As nonprofit leaders look at their budgets these days, it’s tempting to focus on the short term. All too often, they see that the core of their organization’s funding remains more or less the same group of people—some of whom are in danger of donor burnout. Sometimes panic mode sets in, and they push those same donors harder, or try to get a shot in the arm by approaching some of those donors’ (generally older) peers.

Leaders who take the long view look down the road, at the next generation or two of donors. Right now, Baby Boomers make up 34% of the donor base and 43% of dollars given—the biggest generation in both categories. But as Jessica notes in her excellent book, the oldest boomers are just hitting 70, and Gen X is coming into its prime financially, so that won’t remain the case forever.

More importantly, Generations X and Y represent a largely untapped resource for most nonprofits:

  • Between them, they already represent 31% of annual giving despite their relatively young ages (and by extension income levels).
  • 60% of each generation gives, for a total of 74 million annual donors (24 million more than the Boomers, 70% of whom give).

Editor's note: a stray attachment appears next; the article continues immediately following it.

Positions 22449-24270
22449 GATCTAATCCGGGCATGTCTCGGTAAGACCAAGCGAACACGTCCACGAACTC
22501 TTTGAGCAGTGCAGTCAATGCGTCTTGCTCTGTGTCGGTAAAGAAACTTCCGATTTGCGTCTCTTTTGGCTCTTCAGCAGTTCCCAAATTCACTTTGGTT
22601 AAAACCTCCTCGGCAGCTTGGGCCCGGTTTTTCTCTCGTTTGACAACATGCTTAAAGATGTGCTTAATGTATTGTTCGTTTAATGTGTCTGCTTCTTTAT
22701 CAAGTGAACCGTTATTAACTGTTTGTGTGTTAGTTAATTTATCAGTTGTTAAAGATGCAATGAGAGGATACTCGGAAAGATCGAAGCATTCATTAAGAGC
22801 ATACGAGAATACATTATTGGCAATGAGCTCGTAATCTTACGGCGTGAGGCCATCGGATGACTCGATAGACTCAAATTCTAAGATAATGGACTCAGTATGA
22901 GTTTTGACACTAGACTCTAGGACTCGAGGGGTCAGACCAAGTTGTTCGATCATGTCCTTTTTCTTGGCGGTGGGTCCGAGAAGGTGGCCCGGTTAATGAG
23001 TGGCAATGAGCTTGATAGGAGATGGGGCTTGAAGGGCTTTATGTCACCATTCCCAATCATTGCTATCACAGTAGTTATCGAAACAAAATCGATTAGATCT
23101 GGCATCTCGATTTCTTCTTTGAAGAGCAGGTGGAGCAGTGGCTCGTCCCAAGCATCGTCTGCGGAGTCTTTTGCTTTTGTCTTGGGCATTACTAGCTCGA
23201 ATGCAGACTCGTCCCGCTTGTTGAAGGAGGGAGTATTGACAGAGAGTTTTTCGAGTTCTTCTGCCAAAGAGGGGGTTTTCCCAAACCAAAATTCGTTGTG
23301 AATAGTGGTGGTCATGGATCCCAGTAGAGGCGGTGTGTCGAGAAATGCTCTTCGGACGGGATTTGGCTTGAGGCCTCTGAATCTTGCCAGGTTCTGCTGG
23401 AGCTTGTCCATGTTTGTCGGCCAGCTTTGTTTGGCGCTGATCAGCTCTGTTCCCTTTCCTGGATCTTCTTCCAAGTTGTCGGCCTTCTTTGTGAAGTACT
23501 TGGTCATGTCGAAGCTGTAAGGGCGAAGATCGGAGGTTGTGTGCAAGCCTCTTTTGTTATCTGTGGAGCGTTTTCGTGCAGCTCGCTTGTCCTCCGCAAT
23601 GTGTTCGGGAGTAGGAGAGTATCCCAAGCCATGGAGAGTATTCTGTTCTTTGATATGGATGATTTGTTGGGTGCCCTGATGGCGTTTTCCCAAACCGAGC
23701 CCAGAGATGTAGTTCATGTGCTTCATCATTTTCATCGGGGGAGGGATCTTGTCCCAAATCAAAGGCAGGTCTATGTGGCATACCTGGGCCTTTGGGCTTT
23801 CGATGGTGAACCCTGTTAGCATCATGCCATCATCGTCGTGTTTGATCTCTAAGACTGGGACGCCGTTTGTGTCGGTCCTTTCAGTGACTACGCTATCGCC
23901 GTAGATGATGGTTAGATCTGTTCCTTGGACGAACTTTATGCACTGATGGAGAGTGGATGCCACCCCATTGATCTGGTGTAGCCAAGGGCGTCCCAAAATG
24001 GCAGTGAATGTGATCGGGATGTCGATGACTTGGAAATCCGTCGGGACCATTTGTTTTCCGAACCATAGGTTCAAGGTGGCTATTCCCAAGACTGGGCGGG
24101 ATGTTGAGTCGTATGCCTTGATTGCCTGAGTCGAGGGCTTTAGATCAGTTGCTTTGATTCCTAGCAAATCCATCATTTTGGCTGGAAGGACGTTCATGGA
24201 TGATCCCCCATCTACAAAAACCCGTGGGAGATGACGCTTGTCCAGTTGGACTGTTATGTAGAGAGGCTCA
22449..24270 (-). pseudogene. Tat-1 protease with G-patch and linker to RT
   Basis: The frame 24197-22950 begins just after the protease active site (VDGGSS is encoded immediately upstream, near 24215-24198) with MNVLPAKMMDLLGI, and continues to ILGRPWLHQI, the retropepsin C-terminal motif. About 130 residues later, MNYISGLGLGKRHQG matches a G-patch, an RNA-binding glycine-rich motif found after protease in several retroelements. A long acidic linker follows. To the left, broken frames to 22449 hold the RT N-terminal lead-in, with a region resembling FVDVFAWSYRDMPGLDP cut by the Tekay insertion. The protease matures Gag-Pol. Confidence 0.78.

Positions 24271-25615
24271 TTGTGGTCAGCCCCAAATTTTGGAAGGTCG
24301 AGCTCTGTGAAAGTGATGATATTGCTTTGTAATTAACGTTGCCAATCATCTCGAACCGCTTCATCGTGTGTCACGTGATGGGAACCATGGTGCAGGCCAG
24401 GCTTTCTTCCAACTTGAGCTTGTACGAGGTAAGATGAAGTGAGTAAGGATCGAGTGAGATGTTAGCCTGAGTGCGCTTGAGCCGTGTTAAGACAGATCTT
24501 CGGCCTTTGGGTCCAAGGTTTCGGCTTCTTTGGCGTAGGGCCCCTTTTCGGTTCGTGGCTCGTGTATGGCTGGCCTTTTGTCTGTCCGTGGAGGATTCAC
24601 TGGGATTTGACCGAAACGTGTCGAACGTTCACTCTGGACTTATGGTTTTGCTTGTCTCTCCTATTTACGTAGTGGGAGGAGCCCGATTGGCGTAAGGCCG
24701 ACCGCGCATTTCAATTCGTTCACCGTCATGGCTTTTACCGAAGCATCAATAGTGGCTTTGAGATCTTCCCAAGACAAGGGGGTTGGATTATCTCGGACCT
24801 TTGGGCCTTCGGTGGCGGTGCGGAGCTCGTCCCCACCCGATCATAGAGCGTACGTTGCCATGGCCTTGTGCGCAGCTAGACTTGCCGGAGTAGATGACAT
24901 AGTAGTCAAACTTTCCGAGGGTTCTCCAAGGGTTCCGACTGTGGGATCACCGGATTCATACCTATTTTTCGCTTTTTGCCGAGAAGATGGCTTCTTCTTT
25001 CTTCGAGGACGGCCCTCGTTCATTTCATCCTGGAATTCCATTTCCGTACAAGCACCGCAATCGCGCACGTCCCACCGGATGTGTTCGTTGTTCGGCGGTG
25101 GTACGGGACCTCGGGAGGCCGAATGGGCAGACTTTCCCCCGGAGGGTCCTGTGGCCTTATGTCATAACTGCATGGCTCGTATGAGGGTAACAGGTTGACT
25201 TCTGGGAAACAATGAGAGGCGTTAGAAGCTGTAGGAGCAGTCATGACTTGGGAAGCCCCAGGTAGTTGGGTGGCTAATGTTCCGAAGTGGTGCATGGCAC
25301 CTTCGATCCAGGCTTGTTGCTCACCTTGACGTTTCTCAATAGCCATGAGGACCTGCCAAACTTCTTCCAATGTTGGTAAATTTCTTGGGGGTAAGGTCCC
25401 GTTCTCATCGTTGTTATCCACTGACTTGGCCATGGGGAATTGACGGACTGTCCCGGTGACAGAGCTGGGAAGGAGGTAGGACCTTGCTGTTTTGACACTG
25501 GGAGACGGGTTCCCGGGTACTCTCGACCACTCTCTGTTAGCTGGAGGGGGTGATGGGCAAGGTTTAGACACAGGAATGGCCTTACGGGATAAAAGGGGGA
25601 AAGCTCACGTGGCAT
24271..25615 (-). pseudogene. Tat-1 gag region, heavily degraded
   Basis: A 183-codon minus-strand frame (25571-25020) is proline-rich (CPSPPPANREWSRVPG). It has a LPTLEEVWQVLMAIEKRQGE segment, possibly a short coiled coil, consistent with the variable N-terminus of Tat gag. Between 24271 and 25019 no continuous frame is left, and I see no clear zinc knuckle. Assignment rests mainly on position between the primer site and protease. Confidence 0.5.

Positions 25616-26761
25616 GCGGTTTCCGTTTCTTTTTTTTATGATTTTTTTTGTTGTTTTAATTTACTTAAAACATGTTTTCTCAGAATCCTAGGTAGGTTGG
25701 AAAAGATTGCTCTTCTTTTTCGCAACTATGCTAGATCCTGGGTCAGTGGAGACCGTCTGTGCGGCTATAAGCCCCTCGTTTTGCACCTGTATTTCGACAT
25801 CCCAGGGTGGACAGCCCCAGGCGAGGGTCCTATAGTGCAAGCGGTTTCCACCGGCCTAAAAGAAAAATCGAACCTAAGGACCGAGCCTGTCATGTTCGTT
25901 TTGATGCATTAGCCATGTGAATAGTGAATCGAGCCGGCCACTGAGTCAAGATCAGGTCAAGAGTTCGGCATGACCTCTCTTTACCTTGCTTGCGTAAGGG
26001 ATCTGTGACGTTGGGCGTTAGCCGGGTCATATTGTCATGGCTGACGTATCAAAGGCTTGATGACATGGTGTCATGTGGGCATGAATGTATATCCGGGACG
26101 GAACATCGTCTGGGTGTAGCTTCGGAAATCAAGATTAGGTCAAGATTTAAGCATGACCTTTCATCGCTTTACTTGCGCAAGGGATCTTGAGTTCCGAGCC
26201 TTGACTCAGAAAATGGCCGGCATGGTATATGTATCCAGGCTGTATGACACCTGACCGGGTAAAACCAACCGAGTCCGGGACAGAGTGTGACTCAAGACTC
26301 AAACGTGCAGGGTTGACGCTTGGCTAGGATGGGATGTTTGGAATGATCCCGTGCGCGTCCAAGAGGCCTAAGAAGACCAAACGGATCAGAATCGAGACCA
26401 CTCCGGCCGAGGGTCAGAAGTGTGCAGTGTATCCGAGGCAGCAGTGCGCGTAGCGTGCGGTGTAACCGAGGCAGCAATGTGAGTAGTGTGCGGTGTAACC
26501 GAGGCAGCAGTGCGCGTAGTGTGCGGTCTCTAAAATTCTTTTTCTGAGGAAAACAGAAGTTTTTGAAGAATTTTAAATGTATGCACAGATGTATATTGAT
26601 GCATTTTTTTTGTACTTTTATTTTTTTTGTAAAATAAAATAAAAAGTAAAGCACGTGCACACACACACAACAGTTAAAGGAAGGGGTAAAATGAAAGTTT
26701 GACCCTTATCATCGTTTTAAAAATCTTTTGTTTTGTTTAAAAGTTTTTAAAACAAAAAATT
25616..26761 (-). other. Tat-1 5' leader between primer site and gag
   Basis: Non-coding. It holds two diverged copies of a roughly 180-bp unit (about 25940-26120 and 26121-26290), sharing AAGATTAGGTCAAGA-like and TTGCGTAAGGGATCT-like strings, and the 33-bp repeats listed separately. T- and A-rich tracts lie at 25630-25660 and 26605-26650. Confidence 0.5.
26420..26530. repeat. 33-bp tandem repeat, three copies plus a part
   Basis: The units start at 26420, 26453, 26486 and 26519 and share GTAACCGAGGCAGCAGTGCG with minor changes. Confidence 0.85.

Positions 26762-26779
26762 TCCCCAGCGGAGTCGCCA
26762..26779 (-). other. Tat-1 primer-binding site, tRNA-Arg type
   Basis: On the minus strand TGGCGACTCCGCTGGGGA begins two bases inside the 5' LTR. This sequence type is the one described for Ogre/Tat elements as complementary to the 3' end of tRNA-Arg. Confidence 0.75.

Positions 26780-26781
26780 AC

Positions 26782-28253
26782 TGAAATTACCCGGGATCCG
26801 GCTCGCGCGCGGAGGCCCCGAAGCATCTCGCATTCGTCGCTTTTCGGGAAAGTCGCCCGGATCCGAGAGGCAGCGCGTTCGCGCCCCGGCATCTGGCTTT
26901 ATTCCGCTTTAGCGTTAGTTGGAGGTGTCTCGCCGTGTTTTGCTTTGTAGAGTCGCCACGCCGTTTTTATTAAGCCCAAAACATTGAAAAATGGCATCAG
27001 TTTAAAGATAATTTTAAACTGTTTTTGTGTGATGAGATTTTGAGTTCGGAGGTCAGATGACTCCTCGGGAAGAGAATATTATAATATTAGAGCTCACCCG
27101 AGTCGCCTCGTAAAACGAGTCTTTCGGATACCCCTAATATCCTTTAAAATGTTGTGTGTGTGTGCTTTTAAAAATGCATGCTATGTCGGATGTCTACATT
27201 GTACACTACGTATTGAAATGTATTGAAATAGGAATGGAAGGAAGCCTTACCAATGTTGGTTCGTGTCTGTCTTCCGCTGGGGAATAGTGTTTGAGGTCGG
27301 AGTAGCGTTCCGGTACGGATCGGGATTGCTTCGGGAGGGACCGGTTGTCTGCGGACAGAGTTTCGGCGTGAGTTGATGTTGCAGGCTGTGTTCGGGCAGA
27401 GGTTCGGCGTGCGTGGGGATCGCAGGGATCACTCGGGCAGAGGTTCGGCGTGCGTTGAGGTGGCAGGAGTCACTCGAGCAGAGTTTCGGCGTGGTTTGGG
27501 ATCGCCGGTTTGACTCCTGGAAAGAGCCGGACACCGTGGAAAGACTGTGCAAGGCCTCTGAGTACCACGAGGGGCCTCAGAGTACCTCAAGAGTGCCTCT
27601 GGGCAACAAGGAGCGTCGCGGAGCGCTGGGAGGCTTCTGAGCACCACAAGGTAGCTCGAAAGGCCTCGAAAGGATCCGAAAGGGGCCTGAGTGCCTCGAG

• Their average annual gifts are already remarkably high, at $732 for Gen X and $481 for Gen Y (the Boomer’s annual average gift is just over $1,200).

    Numbers above and below from Blackbaud’s report on the next generation of American giving

If you’re doing the math in your head, these generations represent a mammoth source of potential revenue for nonprofits even now, let alone in the future. But if you’re a typical nonprofit leader, they represent only a tiny fraction of your donor base, and you don’t spend much time even trying to get them to give.

So how does one court a donor from these generations?

Read the rest of my guest post on ReGenerations.